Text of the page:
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Fruit flies and their impact on agriculture in Hawaii.
|dc.contributor.author||Jang, Eric B.|
|dc.identifier.citation||Jang EB. 2007. Fruit flies and their impact on agriculture in Hawaii. Proc Hawaiian Entomol Soc 39:117-119.|
|dc.description.abstract||Tephritid fruit flies were among the early invasive insects to the Hawaiian Islands. These agricultural pests have had a major impact on Hawaii’s agriculture, reducing the types, quantities and quality of agricultural products grown on the islands, increasing pesticide use and reducing trade of fruit fly host products. Reduction in production of both sugar cane and pineapple, two non-fruit fly host crops over the last 10–15 years has renewed interest in diversified agriculture in the state and prompted renewed interest in fruit fly control programs statewide. Over the last 90 years, USDA has had a major research role in defining, discovering and implementing technology to detect and control these pests in Hawaii, the U.S. mainland and worldwide. The Hawaii Areawide fruit fly integrated pest management program (HAW-FLYPM), a USDA-ARS funded partnership between ARS, University of Hawaii and Hawaii State Department of Agriculture has recently demonstrated that these pest fruit flies could be controlled using IPM technologies. The success of the program has prompted state and federal agencies to reconsider if Hawaii could further expand their diversified agriculture using such an approach.|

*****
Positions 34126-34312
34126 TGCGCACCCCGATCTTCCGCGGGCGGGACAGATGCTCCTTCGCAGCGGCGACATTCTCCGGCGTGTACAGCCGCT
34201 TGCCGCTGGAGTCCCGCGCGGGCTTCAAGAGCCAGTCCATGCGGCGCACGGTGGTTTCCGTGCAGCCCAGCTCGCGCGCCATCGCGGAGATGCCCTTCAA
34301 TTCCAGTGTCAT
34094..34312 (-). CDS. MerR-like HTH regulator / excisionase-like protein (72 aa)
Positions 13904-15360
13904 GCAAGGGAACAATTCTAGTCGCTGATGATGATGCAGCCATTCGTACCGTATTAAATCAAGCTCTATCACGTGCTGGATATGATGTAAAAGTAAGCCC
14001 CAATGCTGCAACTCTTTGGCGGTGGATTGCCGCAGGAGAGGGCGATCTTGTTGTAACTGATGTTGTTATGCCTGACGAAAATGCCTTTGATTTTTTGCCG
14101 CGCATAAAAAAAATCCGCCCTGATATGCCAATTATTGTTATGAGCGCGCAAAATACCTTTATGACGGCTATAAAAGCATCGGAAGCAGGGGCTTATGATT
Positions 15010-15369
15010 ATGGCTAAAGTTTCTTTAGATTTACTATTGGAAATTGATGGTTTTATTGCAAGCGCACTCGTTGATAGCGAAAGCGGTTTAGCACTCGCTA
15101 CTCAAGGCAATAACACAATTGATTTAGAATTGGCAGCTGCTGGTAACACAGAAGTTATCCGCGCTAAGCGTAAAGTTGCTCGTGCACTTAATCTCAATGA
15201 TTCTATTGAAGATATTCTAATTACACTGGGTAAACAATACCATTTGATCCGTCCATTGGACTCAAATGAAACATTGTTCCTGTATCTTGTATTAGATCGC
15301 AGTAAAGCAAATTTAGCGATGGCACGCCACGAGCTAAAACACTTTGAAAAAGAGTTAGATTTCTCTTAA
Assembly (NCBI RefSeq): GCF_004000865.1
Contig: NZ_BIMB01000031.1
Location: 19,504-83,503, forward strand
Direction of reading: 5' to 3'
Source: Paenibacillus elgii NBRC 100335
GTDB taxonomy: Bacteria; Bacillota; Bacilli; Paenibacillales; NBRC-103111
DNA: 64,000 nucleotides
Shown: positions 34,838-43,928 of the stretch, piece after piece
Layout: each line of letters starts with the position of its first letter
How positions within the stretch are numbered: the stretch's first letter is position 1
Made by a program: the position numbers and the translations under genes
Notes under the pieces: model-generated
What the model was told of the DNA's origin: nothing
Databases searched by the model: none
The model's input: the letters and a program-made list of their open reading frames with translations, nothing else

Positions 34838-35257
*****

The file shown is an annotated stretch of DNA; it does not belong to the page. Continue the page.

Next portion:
|dc.publisher||Hawaiian Entomological Society|
|dc.subject||Area Wide Program|
|dc.title||Fruit flies and their impact on agriculture in Hawaii.|
|Appears in Collections:||
Volume 39 - December 2007 : Hawaiian Entomological Society|
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